3. After the 5km challenges, our Mini Mermaids tell us that their sense of accomplishment makes them braver and more willing to take on other challenges. How has your journey with strength training impacted other aspects of your life?
It has impacted it hugely. Many times, with strength training, I would think 'I can't possibly do this, this isn't physically or mentally possible' and then I'd do it, and that goes into this reservoir of self-belief, so that the next time you're confronted with that negative voice, you have the evidence that you've overcome things before.
It has positively impacted my career and my relationships with my loved ones, but also, it has given me more confidence in my own decision- making. It's not that I'm making the safest choice or the least riskiest, but rather, I'm building failure within that, so that even if it doesn't work out the way I thought it would, I can learn and adjust. With strength training, you have to make so many adjustments to what you do to make sure you lift safely, and do it as efficiently as possible. That creates a really good mental capacity then, for recreating that in other areas of your life.
4. In a recent column you wrote about writing a 'Covid Rage Diary.’ Rather than burying our anger, you stress the importance of acknowledging and releasing that anger, while tracing its origins. What are some suggestions to help people practice what almost seems like emotional strength training?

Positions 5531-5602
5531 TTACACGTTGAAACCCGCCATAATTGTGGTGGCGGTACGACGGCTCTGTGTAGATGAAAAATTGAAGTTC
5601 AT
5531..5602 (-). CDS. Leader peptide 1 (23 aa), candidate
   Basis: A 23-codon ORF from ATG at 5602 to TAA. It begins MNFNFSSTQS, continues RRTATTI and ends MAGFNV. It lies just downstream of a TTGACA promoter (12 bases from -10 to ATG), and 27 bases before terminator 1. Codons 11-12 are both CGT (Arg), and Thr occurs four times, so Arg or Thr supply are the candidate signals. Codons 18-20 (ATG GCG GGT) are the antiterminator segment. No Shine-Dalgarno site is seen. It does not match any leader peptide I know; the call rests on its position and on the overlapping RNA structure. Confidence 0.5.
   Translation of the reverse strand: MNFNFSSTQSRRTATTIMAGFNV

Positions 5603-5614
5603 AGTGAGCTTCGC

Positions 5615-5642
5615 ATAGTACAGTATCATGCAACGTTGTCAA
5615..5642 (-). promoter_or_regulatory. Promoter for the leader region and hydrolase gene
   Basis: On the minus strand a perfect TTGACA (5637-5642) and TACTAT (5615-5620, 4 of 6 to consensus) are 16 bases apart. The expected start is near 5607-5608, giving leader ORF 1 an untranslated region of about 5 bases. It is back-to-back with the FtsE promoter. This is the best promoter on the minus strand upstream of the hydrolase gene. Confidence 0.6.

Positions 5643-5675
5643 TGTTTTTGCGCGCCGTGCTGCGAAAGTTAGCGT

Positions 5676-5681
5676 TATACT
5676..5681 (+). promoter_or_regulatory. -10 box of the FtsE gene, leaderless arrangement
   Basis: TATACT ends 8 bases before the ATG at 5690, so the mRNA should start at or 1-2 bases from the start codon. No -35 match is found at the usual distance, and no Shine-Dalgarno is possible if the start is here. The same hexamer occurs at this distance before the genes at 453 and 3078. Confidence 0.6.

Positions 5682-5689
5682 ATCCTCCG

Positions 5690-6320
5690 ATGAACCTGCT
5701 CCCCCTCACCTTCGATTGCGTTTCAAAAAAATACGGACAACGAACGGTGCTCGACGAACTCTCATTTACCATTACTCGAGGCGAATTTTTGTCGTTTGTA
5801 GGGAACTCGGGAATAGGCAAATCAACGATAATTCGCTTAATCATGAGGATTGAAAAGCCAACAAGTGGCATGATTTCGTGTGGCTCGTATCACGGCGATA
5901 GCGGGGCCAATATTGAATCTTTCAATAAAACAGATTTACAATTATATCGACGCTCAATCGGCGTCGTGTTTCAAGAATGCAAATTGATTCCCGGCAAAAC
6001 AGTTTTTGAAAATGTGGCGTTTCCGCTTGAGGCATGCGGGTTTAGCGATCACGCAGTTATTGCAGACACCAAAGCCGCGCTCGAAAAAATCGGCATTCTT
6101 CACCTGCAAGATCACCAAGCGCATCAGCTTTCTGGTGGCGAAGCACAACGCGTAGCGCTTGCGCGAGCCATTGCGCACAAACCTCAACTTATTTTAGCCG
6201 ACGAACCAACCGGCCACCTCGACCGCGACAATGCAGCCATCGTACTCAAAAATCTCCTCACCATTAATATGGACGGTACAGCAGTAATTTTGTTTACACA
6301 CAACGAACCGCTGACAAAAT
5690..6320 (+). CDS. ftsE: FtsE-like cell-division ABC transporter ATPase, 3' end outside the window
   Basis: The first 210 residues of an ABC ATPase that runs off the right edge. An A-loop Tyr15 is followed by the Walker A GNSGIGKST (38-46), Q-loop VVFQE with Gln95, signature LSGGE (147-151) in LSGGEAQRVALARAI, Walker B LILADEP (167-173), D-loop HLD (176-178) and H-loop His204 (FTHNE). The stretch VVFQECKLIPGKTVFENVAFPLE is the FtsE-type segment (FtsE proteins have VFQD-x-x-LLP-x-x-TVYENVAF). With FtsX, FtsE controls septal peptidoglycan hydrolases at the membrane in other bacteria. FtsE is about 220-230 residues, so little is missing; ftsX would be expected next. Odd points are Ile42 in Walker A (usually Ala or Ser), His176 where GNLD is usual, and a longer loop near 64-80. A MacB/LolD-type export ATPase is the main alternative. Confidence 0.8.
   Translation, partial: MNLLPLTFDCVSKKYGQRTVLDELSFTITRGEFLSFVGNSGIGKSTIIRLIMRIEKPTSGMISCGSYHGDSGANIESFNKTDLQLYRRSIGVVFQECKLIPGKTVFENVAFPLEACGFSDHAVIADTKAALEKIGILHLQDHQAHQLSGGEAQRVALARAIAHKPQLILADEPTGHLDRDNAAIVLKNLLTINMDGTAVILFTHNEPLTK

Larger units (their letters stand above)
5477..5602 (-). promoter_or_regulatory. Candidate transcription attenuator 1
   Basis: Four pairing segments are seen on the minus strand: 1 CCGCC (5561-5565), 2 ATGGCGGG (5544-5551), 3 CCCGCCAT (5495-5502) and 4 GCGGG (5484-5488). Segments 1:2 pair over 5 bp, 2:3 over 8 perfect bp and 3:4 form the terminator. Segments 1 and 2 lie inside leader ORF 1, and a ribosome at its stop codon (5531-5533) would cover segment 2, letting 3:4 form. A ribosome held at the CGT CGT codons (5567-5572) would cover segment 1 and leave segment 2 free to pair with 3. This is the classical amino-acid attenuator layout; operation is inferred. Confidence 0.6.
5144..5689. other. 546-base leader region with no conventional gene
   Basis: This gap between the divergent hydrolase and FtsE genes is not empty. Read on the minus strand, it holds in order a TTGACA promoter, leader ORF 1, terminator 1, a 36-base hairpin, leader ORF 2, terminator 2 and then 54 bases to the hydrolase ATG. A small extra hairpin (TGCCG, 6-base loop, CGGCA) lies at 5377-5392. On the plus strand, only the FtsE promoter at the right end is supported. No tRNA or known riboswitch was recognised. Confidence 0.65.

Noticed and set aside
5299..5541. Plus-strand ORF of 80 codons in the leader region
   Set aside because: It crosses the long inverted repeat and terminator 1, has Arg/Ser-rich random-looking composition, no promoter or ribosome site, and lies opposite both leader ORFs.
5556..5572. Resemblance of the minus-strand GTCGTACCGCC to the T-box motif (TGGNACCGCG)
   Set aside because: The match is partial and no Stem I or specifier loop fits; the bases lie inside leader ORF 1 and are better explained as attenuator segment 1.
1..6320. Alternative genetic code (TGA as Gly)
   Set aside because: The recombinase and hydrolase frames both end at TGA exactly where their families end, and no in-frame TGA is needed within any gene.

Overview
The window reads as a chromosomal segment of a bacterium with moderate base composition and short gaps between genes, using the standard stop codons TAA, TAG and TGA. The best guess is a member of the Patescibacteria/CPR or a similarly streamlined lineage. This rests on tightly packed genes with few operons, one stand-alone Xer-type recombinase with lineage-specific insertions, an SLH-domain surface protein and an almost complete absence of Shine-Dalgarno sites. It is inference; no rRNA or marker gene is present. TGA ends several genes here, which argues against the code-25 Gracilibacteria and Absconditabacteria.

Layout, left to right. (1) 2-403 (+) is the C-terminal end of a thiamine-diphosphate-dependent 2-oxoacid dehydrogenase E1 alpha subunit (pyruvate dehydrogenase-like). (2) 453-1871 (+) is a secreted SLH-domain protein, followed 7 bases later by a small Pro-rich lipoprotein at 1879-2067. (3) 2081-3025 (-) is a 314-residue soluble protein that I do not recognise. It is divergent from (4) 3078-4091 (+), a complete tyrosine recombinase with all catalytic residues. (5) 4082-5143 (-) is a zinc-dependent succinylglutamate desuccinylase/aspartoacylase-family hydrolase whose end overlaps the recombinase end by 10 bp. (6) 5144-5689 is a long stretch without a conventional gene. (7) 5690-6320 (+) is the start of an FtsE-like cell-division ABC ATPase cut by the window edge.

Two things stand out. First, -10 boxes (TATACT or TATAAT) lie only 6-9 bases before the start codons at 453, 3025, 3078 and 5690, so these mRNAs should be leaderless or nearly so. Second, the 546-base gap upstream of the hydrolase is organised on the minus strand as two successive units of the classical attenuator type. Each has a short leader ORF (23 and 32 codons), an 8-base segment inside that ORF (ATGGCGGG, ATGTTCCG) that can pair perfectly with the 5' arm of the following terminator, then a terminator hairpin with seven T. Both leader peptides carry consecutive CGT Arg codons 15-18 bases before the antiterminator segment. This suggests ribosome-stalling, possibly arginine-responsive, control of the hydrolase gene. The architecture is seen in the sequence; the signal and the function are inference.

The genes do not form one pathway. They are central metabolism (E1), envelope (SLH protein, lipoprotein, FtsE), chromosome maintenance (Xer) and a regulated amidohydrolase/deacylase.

I would say it's exactly that. Journalling or keeping a diary or being able to literally write a list of everything that is irritating you or making you feel angry at the moment helps enormously. Not only does it act as a pressure valve, and therefore makes you kinder to your loved ones around you, it also highlights things in your life that you may need to actively tackle and confront. The latter is really necessary in order to have an emotionally healthy life because trust me, resentment can have a terrible effect on you not just mentally, but physically.
5. We're starting to emerge from the pandemic? What are your wishes for yourself, your family and friends in the coming months?
My wish is really simple, which is that we remain healthy for as long as possible, that we get to see each other and celebrate being in each other's lives, and to realise that we really don't know what's coming round the corner. So all those things you've been putting off, that you think there is endless time for - there isn't. With or without a pandemic. So take every opportunity you can to invite joy into your life, whatever shape or form that takes.
‘Stronger: Changing Everything I Knew About Women’s Strength’ is available at bookstores and online nationwide starting 29 April 2021, as well as her earlier books 'Chase the Rainbow' and 'In Search of Silence.' Poorna writes a weekly column for INews, and is a contributing writer for The Times, Grazia, The Guardian, Red Magazine, and Stylist.
Follow Poorna on Instagram and Twitter, and visit her Website